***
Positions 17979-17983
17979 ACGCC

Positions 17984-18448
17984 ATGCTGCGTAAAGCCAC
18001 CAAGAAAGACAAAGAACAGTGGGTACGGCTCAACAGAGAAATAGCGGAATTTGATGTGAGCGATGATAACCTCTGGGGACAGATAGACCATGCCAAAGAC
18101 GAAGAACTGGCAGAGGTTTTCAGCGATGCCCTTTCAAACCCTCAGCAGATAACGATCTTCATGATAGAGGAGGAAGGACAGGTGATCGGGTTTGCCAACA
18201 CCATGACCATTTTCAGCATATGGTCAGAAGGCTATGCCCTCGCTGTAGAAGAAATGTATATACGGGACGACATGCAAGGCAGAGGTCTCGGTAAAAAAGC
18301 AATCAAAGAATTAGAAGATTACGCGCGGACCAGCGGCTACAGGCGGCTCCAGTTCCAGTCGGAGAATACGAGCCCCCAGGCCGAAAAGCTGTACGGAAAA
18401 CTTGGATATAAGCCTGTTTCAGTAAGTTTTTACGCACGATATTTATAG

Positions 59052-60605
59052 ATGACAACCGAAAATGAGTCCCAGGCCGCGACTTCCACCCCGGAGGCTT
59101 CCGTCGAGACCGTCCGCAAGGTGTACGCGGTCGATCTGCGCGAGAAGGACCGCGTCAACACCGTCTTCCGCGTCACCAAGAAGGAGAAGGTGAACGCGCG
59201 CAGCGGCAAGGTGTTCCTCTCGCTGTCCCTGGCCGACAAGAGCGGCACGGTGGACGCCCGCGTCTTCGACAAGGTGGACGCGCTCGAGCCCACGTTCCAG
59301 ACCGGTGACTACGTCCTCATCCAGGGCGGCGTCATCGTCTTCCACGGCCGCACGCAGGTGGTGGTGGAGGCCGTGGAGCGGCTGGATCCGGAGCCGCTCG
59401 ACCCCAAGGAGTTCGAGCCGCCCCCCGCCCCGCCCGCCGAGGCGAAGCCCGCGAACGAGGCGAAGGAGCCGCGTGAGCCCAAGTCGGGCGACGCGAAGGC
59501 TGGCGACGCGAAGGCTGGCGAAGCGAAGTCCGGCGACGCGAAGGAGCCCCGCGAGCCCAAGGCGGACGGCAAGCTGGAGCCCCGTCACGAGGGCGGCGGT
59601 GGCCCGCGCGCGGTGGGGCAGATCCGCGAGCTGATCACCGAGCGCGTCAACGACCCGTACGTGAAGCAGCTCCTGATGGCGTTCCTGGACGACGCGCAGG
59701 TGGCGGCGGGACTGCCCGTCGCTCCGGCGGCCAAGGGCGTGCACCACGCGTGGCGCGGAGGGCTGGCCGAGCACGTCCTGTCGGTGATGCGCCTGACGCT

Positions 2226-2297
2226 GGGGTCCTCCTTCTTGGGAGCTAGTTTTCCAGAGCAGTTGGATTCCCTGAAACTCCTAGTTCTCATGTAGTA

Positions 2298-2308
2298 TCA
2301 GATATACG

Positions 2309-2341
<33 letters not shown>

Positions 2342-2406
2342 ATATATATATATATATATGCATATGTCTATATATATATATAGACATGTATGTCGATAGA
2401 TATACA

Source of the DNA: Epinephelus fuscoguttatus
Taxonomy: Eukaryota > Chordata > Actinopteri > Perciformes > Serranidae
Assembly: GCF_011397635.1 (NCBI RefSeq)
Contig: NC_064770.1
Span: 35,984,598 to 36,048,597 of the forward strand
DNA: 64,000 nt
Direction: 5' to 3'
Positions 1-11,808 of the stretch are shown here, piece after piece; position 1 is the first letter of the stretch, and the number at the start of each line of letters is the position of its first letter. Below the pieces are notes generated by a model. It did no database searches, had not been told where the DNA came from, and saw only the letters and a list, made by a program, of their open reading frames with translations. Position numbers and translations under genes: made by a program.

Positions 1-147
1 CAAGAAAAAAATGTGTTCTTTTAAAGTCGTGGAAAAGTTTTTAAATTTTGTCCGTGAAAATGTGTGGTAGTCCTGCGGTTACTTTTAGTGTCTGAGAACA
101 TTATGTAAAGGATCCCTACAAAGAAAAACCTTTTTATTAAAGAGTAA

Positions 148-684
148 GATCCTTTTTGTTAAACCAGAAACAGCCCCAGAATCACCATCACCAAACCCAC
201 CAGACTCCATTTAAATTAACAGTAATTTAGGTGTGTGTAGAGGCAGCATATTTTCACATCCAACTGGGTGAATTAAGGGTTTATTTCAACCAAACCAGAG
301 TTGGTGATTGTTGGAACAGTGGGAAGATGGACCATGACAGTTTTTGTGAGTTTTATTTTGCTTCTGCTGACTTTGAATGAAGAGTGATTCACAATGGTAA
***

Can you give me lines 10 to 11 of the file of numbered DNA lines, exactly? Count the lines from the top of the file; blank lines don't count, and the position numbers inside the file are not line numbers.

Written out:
Positions 59052-60605
59052 ATGACAACCGAAAATGAGTCCCAGGCCGCGACTTCCACCCCGGAGGCTT